Specifically: color models, and how they relate to printing. Each color model is a way of thinking about color. In general, there are three color modes you need to be aware of: RGB, CMYK, and spot color.
RGB (Red, Blue, Green)
This is the color mode that is probably most familiar to people. It uses mixtures of these three primary colors to create the full range of colors. As we all know from a certain Pink Floyd album cover, white light splits into distinct types of colored light when refracted through a prism. Specifically, it separates into three primary colors: red, blue, and green. (Yes, we were taught it splits into the Roy G. Biv spectrum in school, but those other colors are actually just mixtures of the primaries.) For this reason, the RGB color mode is sometimes referred to as an additive color mode. The human eye actually contains three types of receptors, each structured to receive one primary color.
Because it is based on the properties of light, the RGB color mode is used by TVs, computer screens, and other display devices. It’s also used by scanners, because they capture an image by scanning it with focused light. RGB is also the standard for most desktop printers-- I’ll explain that later.
RGB colors are expressed by a set of three numbers, one for each color. So your favorite purple might be (102, 51, 204).
CMYK (Cyan, Magenta, Yellow, and uh…Black)
This is the color mode most often used by commercial printers. It is also referred to as process color. This color mode can be thought of as the flipside of RGB, as it is based on the properties of ink, rather than light. When you combine the primary colors of light, you get white light. When you combine the primary colors of ink, you get black (well actually, kind of dark muddy brown, but we’ll get to that later.) Each of the three primary colors here, cyan, magenta, and yellow, is actually what you get when you filter out one of the RGB primary colors from white light. Filter out red, and you get cyan; filter out green, and you get magenta; ditch blue, and you’re left with yellow. For this reason, CMYK is sometimes referred to as a subtractive color mode.
A fourth color, black (K), is added because the three primary inks by themselves don’t produce a crisp, deep enough black for printing purposes. K is used to designate black so as to not be confused with blue (the B in RGB).
The CMYK (or process) color mode is the one used by most commercial print operations. Even if you give your printer a RGB publication, chances are he’ll have to convert it to CMYK before he prints it. So if you know you’re going to have a publication commercially printed, it’s good practice to define it as a CMYK publication from the start.
CMYK colors are expressed by a set of four colors, one for each color. So that same purple would be (85, 81, 0, 1).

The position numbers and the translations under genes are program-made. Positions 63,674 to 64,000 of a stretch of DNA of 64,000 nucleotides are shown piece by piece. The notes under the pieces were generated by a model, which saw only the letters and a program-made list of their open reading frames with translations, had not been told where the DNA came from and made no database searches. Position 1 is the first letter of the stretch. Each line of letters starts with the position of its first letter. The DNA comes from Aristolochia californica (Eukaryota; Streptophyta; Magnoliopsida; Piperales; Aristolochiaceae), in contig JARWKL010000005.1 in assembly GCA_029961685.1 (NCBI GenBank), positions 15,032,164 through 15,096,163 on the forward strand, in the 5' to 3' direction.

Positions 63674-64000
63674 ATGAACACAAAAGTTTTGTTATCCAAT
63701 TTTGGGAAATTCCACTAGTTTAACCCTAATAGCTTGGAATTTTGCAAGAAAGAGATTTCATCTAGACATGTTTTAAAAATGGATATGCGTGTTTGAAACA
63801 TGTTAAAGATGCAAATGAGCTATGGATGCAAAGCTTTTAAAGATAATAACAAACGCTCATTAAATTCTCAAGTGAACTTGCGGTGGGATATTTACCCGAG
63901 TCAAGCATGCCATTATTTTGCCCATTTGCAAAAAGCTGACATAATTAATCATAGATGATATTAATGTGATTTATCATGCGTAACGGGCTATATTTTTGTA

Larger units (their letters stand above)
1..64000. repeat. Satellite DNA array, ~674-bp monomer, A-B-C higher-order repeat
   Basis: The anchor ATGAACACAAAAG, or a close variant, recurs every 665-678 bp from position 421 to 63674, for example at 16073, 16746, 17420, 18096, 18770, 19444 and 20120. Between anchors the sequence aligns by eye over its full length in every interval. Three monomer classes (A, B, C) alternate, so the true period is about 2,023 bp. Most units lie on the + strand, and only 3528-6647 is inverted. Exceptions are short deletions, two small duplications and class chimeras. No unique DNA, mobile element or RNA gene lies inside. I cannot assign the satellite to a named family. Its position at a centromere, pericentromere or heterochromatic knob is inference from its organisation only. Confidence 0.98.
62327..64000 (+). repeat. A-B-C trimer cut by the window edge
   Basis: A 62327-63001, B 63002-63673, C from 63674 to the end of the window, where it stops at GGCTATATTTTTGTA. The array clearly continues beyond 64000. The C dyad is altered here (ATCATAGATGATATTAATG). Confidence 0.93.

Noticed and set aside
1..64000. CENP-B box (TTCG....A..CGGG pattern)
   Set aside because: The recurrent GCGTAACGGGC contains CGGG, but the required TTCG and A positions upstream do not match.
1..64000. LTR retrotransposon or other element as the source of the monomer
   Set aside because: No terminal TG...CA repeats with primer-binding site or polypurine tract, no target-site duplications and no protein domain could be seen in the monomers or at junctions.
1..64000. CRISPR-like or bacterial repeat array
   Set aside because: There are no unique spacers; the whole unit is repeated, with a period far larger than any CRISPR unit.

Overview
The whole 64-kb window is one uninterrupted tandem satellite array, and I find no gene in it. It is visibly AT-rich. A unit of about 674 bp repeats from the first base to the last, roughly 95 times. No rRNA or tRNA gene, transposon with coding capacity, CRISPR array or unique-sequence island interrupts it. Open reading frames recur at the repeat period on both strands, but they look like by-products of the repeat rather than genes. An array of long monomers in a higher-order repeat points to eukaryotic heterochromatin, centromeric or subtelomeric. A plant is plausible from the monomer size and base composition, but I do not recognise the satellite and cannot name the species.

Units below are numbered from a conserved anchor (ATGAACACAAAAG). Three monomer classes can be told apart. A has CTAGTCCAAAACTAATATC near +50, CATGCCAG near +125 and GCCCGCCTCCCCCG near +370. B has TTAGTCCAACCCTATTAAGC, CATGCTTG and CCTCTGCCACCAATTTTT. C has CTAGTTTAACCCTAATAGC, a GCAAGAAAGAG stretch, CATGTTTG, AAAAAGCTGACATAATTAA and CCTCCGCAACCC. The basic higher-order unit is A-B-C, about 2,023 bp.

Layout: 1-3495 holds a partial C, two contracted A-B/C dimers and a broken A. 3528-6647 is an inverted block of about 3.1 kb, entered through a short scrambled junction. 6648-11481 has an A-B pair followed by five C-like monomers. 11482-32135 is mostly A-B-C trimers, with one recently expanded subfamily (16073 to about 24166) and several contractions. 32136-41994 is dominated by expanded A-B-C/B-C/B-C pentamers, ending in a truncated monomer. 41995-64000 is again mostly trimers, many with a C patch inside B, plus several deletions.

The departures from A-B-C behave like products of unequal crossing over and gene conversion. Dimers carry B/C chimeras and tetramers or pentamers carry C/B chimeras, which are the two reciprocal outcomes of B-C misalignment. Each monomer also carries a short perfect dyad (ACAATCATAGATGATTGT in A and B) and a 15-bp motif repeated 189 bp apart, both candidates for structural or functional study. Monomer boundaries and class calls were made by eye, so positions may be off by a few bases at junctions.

This is the last major color mode, and it’s also based on the properties of ink. For spot colors, however, each color is printed using a specially-mixed ink, rather than combining inks as in RGB or CMYK. This is kind of like picking a paint color; you’re picking a special ink color from a manufacturer. Pantone has made a business out of defining custom colors like this. So that purple you want might be 16-1248 God Awful Bright Purple.
(Getting Your Geek On side note: When is a color definition system like an operating system? Wired.com has an interesting take on Pantone’s efforts to expand their color definition standard here: http://www.wired.com/wired/archive/10.10/pantone.html)
If you only have one or two colors (and that includes black) in your publication, and you’re getting it commercially printed, you might want to consider using spot color. That way, you end up using (and paying for) less inks. For example, if you have two colors in your publication, if you printed it as a CMYK publication, you’d still have to use four inks. Those four inks would by printed on top of each other on the printing press to create the two colors you wanted. If you set your publication up for spot color, you’d only use two inks: one for each color.
One last note: you can combine CMYK and spot colors in a single publication. In this situation, most of the colors in the publication are blends of the CMYK inks, but one or more special colors that have to be an exact color are spot inks. For example, if you need the colors in your business logo to be absolutely, positively the right shade, and not just the closest approximation that mixing CMYK inks can produce, then consider printing those colors as spot inks.
Now, having read this far, you’re asking: how come RGB is the color mode of choice for desktop printers, when they use ink (or at least toner) rather than light to display color? Here’s the deal: